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Colorado trainer finds Super Stakes success

By Ruth Nicolaus for Tri-State Livestock News

 

Kenny Platt won the National Cutting Horse Association’s Super Stakes Special 5 Open Show in Ft. Worth last month.

He was riding Dr Sueish, a sorrel gelding owned by Robert Tregemba, and marked 229 points to claim the title and over $50,000 in winnings.

Platt rode Dr Sueish, whose barn name is Toby, in the NCHA Futurity in November of 2019 and was a half-point out of making it to the finals.



Then Covid hit, and the Super Stakes, which would have been held in April of 2020, was canceled.

But the third leg of the “triple crown” in the NHCA world, the Summer Spectacular, took place in July 2020, and once again, Platt, on Toby, was a half-point away from the finals.



This year, the NCHA held an event for the five-year-olds who missed the Super Stakes last April, and Toby competed, winning it.

It was the second Super Stakes win for the Ft. Lupton, Colo. man, who compared it to the horse racing world. “There are very few cutters who have won that event twice,” he said. “It’s like winning the Preakness twice.”

Toby came from Cody Lee to the Platt arena in April of his two-year-old year, getting a late start. Blain Winters, who rides Platt’s two-year-olds, started him, and Kenny took over in the late fall.

Lee didn’t want to geld him, but Platt did. “He didn’t have the mindset to be a stud,” Platt said. So Cody decided to sell him, and Platt said he knew a man who would buy him. Tregamba purchased him in late 2018, and left the horse with Platt. Toby was gelded as a three-year-old.

Platt knew the horse was special. “He’s just super intelligent, really kind, and is a horse that wants to do good. He wants to try hard.”

There’s a cutting horse saying for horses like him, Platt said. “That horse likes money,” which translates to the horse tries hard at the right time, usually winning money.

At the Super Stakes, “when I showed him, that horse has another gear and he found it, and I put together a strong run on him. That’s the kind of run you need at the finals, when it’s anybody’s game at that point.”

Platt was happy for the horse. “I’m glad for him. I know it sounds cheesy, but it’s a really, really great horse. I don’t feel like he’s had the opportunities because of Covid and other circumstances. He deserves to be a winner. I knew that horse was really, really good a long time ago and other people finally got to see it.”

But in an ironic twist, the horse wasn’t entered for the Super Stakes till weeks before the contest.

Horses are usually “paid up” – entered – in their two-year-old year, but Lee hadn’t done it. When they are paid up in the days before the contest, the entry is very expensive, and Tregemba decided not to pay up the horse.

Rebecca, Platt’s wife, had other plans.

Tregemba texted Kenny and Rebecca about not paying up the horse. “Before I could get to my phone, my wife texted him and said, we’ll pay to get him entered. I was like, all right, I guess that’s what we’re doing.”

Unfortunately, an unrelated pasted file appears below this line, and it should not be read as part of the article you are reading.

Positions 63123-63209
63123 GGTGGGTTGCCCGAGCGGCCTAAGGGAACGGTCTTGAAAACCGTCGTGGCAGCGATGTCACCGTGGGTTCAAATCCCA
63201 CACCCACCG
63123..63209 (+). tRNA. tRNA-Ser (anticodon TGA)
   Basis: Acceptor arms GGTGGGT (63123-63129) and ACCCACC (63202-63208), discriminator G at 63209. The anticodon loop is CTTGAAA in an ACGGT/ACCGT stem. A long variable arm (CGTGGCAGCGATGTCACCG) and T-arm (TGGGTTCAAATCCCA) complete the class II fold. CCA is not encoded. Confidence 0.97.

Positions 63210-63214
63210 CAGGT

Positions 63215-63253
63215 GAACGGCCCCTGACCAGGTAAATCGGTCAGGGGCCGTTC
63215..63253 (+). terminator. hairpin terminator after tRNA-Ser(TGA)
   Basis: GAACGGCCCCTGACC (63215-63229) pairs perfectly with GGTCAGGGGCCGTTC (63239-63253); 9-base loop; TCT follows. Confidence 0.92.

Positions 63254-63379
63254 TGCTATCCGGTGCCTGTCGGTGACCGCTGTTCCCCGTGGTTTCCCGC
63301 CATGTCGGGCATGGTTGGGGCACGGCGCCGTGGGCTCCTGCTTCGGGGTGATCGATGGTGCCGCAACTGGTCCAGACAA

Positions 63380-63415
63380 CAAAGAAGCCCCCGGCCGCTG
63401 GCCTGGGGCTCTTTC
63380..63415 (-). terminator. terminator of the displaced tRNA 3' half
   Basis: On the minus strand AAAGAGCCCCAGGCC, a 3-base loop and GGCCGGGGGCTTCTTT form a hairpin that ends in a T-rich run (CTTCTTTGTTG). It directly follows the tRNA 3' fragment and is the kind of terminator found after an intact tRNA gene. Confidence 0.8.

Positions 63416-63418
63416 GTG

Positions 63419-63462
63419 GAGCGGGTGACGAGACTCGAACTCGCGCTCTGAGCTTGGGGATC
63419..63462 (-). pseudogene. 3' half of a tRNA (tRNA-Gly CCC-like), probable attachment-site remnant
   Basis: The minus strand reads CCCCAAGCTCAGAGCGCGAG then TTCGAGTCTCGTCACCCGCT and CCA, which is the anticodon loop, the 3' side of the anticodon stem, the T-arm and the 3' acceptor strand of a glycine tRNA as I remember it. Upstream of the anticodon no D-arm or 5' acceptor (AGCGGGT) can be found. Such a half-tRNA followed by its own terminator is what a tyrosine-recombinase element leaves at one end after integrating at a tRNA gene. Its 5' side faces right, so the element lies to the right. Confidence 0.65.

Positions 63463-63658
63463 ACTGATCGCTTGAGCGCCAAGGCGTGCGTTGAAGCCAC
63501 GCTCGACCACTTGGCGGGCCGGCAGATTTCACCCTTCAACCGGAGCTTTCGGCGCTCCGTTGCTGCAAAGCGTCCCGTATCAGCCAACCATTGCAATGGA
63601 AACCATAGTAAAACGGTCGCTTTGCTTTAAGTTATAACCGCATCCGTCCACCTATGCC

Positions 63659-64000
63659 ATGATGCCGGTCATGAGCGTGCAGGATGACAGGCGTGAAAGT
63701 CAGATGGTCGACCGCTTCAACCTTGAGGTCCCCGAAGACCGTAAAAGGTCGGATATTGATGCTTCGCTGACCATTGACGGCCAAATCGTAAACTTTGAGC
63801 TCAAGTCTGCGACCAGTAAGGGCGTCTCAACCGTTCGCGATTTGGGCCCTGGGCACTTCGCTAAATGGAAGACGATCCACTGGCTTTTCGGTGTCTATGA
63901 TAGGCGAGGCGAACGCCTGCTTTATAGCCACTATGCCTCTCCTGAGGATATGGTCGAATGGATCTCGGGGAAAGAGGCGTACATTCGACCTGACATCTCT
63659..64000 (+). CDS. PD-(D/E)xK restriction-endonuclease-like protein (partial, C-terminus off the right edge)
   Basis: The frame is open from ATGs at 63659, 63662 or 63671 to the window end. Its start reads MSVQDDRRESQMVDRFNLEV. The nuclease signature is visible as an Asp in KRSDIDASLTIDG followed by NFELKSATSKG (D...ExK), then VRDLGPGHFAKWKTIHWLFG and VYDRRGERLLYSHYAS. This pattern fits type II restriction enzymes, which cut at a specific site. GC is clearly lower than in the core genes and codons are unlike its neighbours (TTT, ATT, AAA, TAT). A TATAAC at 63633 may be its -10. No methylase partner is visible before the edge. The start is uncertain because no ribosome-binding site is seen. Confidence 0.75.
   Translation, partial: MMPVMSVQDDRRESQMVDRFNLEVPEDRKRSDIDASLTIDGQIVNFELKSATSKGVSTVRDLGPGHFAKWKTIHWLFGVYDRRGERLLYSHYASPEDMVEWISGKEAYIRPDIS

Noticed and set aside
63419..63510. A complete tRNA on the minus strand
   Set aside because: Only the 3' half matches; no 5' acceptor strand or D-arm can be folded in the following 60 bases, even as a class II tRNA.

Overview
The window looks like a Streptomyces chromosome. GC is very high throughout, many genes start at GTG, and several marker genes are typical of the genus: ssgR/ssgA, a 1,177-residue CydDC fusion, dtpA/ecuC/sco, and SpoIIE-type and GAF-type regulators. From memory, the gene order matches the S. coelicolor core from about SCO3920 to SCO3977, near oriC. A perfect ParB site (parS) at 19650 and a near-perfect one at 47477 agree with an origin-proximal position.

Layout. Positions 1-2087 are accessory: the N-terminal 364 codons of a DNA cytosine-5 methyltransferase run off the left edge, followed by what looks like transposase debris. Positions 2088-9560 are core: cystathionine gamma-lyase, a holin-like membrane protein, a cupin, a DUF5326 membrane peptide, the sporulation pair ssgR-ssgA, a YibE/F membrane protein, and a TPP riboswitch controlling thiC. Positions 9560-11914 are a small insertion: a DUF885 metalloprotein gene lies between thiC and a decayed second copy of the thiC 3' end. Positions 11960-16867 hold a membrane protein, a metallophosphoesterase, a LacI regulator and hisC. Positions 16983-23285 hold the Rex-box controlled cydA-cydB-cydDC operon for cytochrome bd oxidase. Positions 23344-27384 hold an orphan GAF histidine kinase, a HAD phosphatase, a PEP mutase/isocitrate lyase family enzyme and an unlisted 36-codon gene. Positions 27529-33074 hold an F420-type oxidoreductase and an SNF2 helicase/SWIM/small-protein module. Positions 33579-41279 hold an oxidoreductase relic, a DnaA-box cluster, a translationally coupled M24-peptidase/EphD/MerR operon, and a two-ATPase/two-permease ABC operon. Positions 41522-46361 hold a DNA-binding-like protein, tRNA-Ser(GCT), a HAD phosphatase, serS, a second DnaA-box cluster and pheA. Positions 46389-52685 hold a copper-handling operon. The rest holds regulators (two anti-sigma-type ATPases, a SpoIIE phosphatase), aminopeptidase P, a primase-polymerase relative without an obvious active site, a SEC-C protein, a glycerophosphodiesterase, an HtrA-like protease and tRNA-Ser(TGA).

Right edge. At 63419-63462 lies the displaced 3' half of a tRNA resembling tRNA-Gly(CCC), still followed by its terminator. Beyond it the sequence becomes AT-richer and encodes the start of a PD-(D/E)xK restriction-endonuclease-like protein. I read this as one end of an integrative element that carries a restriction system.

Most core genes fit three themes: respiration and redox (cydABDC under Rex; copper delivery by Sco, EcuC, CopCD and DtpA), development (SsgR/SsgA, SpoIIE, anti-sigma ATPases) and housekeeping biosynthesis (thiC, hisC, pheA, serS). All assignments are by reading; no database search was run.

Rebecca had her reasons. “My wife called me and said, we’re not going to drive all the way down there and you not show that horse. All you ever do is work hard, and you finally have a horse that’s good enough. We are not going to leave him in the barn and not show him.”

Platt was even more pleased that Toby had won the Special 5 event, for the five-year-olds who missed last year’s contest due to its cancellation. “To be honest with you, it means a lot to me to win the Special 5. Those horses are a year older and that makes a big difference. They have had a lot more experiences by now than they would have as four-year-olds, and they are way more seasoned and tougher.”

Platt began training horses professionally in 2006 in northern Colorado, far from the epicenter of the cutting world, so success is even more special to him.

“I don’t live in a spot where cutting is huge. It’s something I’ve always wanted to do. I was lucky enough to gather up customers and horses to show and I’ve won over $2 million doing this.”

He works hard for the people who trust their horses to him. “There’s nothing easy about it. I have some customers that believe in me, but I’ve never felt real comfortable. I’ve always felt like I’ve had to go prove it. There’s never been a time I’ve said, that’s a great customer, I don’t have to do good.”

He is driven to keep showing and doing well. “I’ve always felt the pressure and the heat. I’ve been hungry and really tried to go and show where it’s difficult, and get better.”

He plans on continuing to show Toby. “I’ll keep showing him, trying to win more money on him. Any horse you win those triple crown events on, they hold a special place.”

Platt won the Super Stakes in 2016 on a horse owned by Tregemba, Moms Stylish Player.

“For a guy from Ft. Lupton to win it twice, it means something.”

Dr Sueish, “Toby,” with Kenny Platt aboard, won the NCHA Super Stakes 5-year-old open in Ft. Worth in April. It’s the second Super Stakes win for the Ft. Lupton, Colo. man. Photo courtesy S. Sylvester Photography.

 


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